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Updated: January 17, 2010 20:25 IST

Crusader of the earth

Liza George
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Son of the earth John Seed Photo: Suresh Elamon
Son of the earth John Seed Photo: Suresh Elamon

The bespectacled man wore a white t-shirt with ‘rainforest’ emblazoned on it. His white hair was tied back into a pony tail. Although soft-spoken, when it comes to the topic of the environment, Australian John Seed can make his voice heard.

However it is not through shouting slogans or holding placards that that he gets the point across. Instead he speaks through music. With a guitar in hand, he sows the seeds of thought, on the importance of conserving nature.

“This notion that the earth is a pyramid with humans at the pinnacle is a sharp contrast to the wisdom of indigenous people who have always understood that the world is a web and that we are just one strand in the web. If we destroy the other strands, we destroy ourselves,” says John an environmentalist.

And although he is no doomsday prophet, the situation like in movies 2012, The Day After Tomorrow and Waterworld, he says, are distinct possibilities; life on earth could come to an end due to global warming and the like.

“The more we abuse the environment, the closer we are in snuffing out our existence. The earth is not a rock with resources growing on it. The earth is alive. And trying to protect it by preserving a tiny patch of wilderness here and there is like trying to keep humans alive by preserving representative samples of skin here and there. We must realise that it is we ourselves that we are protecting. It is for our very own self interest,” says John who adds that music is an effective tool to get the message across.

“Music can cross all barriers. It becomes a means to spread awareness regarding the importance of conserving nature,” says John who has released five music CDs that contain odes to nature.

But it is not just his music that speaks of his love for nature, his films too speak of them. One of his notable films is, On the brink which revolves around four endangered species in Australia and had David Attenborough, Olivia Newton John and David Suzuki to name a few working in it.

John is currently working on a 10-minute film titled Reweaving Shiva’s Robes, which tells the story of the formation of Annamalai Reforestation Society at Arunachala, Tamil Nadu and examines the juncture between spirituality and practical environmentalism. “According to Hindu mythology, the sacred mountain Arunachala is the form taken by Lord Shiva after the other gods complained of being dazzled by his previous form. However, a once lush forest, it is no longer so,” says John who is known for his role in saving rainforests around the world. He is also into wildlife protection.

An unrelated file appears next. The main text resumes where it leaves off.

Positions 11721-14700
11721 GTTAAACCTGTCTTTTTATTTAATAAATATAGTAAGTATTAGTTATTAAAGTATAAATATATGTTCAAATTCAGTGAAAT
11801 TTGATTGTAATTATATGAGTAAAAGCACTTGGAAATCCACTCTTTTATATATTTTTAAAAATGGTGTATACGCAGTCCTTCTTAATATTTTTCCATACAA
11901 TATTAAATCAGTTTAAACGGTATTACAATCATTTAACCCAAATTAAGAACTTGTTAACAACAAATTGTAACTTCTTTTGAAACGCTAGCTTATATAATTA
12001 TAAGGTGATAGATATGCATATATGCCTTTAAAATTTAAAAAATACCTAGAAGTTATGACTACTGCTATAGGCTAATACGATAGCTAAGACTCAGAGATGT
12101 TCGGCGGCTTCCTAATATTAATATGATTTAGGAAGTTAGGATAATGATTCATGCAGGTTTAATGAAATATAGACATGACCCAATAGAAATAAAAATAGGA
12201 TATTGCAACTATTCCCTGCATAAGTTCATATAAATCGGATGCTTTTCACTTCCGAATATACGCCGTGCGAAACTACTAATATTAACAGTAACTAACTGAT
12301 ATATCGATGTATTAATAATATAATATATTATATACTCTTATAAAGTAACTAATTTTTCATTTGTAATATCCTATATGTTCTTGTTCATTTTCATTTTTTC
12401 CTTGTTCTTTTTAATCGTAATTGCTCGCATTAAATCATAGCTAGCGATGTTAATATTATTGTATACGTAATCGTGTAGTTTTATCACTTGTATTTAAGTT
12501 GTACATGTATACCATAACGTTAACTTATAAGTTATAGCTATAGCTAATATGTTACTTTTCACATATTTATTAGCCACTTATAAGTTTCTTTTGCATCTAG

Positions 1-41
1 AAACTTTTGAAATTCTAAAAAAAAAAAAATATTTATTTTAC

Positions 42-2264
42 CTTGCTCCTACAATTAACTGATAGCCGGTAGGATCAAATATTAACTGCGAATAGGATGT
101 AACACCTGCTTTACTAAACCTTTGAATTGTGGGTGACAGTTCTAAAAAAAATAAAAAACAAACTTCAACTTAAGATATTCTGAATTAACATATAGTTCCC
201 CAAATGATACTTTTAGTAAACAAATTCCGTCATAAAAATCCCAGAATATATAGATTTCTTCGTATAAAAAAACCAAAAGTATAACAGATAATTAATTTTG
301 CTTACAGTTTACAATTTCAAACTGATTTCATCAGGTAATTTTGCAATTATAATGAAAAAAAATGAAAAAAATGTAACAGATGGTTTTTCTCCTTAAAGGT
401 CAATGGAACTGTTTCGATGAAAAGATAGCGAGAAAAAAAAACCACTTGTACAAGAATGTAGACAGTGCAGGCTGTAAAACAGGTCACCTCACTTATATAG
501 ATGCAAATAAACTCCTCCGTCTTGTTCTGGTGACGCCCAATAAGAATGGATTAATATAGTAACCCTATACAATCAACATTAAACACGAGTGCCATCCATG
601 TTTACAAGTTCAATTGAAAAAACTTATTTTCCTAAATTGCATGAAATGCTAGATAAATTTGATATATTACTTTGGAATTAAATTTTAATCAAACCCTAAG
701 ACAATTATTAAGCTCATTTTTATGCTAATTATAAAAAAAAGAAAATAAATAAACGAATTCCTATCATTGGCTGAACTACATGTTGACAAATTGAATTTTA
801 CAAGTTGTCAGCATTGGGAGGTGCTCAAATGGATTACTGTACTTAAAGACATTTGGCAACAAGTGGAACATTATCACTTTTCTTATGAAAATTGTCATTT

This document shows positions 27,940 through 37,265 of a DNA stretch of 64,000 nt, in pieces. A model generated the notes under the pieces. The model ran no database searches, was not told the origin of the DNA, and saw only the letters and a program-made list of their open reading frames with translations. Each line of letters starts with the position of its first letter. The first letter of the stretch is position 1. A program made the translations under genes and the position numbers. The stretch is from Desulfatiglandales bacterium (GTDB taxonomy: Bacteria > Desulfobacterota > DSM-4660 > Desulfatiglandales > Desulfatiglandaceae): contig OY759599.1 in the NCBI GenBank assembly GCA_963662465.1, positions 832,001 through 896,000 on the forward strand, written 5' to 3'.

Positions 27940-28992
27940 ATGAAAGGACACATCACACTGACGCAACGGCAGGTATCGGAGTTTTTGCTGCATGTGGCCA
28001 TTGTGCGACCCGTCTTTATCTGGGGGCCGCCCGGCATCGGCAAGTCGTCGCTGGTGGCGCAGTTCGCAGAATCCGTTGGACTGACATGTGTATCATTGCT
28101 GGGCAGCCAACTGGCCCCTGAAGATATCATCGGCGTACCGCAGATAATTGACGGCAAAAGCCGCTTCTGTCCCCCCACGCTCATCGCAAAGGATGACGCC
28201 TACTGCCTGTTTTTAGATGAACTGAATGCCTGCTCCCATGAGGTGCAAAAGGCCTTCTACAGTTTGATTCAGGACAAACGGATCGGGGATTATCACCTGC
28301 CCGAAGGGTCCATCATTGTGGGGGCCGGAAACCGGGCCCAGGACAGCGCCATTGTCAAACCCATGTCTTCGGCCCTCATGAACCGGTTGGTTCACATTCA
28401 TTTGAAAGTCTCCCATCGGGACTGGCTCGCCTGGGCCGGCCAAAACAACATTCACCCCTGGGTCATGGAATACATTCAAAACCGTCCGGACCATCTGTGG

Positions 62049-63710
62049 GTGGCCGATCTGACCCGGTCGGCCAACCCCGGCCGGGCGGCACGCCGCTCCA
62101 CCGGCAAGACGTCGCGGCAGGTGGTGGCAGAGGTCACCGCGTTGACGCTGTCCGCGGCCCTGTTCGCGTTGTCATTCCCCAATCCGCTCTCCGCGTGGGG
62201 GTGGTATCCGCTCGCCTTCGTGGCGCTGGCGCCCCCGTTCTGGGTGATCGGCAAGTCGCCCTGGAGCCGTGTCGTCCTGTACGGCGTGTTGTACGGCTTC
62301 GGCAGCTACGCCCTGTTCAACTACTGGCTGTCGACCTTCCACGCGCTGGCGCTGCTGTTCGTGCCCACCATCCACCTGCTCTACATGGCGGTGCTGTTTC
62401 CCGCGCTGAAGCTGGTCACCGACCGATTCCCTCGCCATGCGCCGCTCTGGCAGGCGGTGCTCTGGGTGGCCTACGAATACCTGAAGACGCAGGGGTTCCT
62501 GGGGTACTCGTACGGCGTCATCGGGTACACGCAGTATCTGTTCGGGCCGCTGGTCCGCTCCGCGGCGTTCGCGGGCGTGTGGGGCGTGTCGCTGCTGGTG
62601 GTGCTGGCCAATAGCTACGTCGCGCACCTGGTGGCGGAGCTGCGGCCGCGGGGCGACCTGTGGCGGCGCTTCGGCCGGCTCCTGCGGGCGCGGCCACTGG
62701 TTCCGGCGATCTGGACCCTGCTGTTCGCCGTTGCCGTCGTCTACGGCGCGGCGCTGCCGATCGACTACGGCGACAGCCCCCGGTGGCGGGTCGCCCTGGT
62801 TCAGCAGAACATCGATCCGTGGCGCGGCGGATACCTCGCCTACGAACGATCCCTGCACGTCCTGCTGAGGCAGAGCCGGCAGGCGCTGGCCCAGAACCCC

It was a letter from Apeetha Arunagiri, an Australian nun who was residing at an ashram at Arunachala who brought this crusader of the earth there. “She had heard of my work, and of my centre, Rainforest Information Centre in Australia. She wanted help in reweaving Shiva’s tattered robes by planting trees in the mountain. Although it was quite a task, we now have the beginnings of a lush forest,” says John who has been singing and talking for rainforests all over the world.

He was in the city recently in connection with a lecture tour of India that has been sponsored by the Australia-India Council (a part of the Australian Government’s Department of Foreign Affairs and Trade). John is the second environmentalist to have been selected for the tour.

John spoke on ‘How the Australian Rainforest was saved-the influence of Gandhi’ to a modest group of people at Balavihar. His music was weaved into his lecture.

It was a chance participation in an anti-logging protest at Terania Creek, Australia, in 1979 that changed the course of his life, he says during the event. “I did not know a thing about rainforests at that time but in the process of protecting Terania Creek, learnt about them. Rainforests are the womb of life, home to more than half a species of plants and animals in the world. I can’t really pinpoint why I turned an environmentalist, maybe it was the pristine nature or satellite images that showed how fast the rainforests were disappearing. Anyway I felt I had found my calling in life,” says John. John’s next stop as part of his tour will be Bangalore.



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